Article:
Cybercriminals can easily hack into an airline’s e-ticketing systems, it has been revealed. They can modify boarding passes and abuse customers’ data.
Airlines Vulnerable to Check-In Airline Hijacking
According to Wandera, a security company, multiple airlines’ customers are at risk of having their private data hacked and accessed by cybercriminals. Wandera’s research team have discovered that the e-ticketing systems used by big airlines send unencrypted check-in links to passengers. The cybersecurity firm discovered this vulnerability in December of last year. They then realized that unsecured travel-related details were being sent to one of their secured customers.
Researchers think that this might compromise customers’ data and put passengers’ data in jeopardy of modification by hackers. An attacker might even tamper with the details before printing out a boarding pass and attempting to board the plane using it. The company investigated further and found that many airlines experienced the same problem with their e-ticketing systems.
Ian Thornton-Trump, head of cybersecurity at AmTrust International said “Four weeks is laughable as a measure of time frame in a legacy house of cards technology stack and legacy code base. It’s one thing to discover the vulnerability but, especially in airline software, it’s quite a big endeavor to fix it. Four months seems more likely.”
CEO Wandera, Eldar Tuvey had this to say: “We are finding more every week. But, we are not able to disclose who they are publicly before they have had a chance to fully secure their e-ticketing systems. We tried to assist the airlines that have responded to us after we disclosed our findings to them over 4 weeks ago. However, he also warns that many of those airlines have yet to fix the vulnerability although we remain on hand to offer them as much assistance as they need to investigate and fix the issue.” Note that a total of 40 major airlines were later investigated and nearly a quarter appeared to be vulnerable.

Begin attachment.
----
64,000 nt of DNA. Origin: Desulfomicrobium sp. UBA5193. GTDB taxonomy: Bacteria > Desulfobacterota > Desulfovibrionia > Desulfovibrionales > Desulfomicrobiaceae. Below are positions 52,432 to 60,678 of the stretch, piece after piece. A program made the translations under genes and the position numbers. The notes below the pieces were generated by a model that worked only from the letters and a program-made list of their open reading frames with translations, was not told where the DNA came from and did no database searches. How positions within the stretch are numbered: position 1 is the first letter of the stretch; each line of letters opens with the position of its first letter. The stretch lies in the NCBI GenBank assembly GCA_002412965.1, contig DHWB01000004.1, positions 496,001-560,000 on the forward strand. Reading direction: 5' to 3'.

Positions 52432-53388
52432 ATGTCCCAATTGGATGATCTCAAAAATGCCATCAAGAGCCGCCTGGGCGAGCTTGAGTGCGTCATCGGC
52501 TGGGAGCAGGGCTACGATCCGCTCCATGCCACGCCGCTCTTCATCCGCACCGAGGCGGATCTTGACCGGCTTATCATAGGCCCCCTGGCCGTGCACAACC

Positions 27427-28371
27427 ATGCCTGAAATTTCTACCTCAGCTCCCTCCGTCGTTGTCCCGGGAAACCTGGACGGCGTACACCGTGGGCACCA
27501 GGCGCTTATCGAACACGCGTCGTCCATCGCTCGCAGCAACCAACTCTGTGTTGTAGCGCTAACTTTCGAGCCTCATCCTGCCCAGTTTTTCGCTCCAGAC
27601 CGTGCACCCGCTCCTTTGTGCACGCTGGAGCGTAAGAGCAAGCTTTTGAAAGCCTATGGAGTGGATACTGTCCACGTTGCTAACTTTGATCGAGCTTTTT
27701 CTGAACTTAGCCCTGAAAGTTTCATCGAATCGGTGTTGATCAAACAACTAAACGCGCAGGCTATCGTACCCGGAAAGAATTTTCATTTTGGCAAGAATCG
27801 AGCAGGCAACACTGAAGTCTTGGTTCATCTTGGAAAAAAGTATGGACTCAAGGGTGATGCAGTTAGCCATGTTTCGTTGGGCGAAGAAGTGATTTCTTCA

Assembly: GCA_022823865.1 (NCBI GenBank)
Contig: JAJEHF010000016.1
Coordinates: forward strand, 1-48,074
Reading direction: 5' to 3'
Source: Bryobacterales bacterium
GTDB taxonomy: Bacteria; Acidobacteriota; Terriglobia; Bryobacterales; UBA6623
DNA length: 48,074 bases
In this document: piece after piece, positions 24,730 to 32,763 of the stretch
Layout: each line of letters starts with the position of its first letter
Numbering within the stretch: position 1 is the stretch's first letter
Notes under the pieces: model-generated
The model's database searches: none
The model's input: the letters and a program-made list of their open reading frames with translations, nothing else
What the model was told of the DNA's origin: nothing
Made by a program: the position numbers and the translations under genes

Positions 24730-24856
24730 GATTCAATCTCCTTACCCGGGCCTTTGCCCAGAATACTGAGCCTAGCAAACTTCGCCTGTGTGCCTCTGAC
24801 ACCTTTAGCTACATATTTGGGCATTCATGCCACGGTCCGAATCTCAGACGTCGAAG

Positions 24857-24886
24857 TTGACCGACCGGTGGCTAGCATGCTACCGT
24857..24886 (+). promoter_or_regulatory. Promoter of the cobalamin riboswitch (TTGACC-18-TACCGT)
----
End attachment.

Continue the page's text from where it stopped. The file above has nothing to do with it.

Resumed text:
Check-In Airline Hijack Attack
Air Europa, Air France, Jetstar, KLM, Southwest, Thomas Cook, Transavia, and Vueling are some of the airlines whose e-ticketing systems were allegedly vulnerable too. Once the attacker gets his/her hands on the link address, the link redirects them to a site where they’ve logged in automatically to the check-in session for that flight.
According to researchers, these attackers can then make modifications to the booking and print off boarding passes. Plus, data such as names, email addresses, and passport numbers could be revealed. This is because they vary from airline to airline. Passengers, as a result, could discover seat changes and removal or addition of luggage. The exact nature of the data at risk depends upon which e-ticketing system the airline is using.
Airline travelers need to handle these check-in links, in the same manner, they handle passwords. Also, passengers should be aware of the security of the networks they are on when they using these e-ticketing systems. Airlines need to adopt a fully encrypted check-in model soon. They should also start asking for user authentication when booking data is accessible and editable. All in all, the cybersecurity measures implemented by major airlines is leaving a lot to be desired.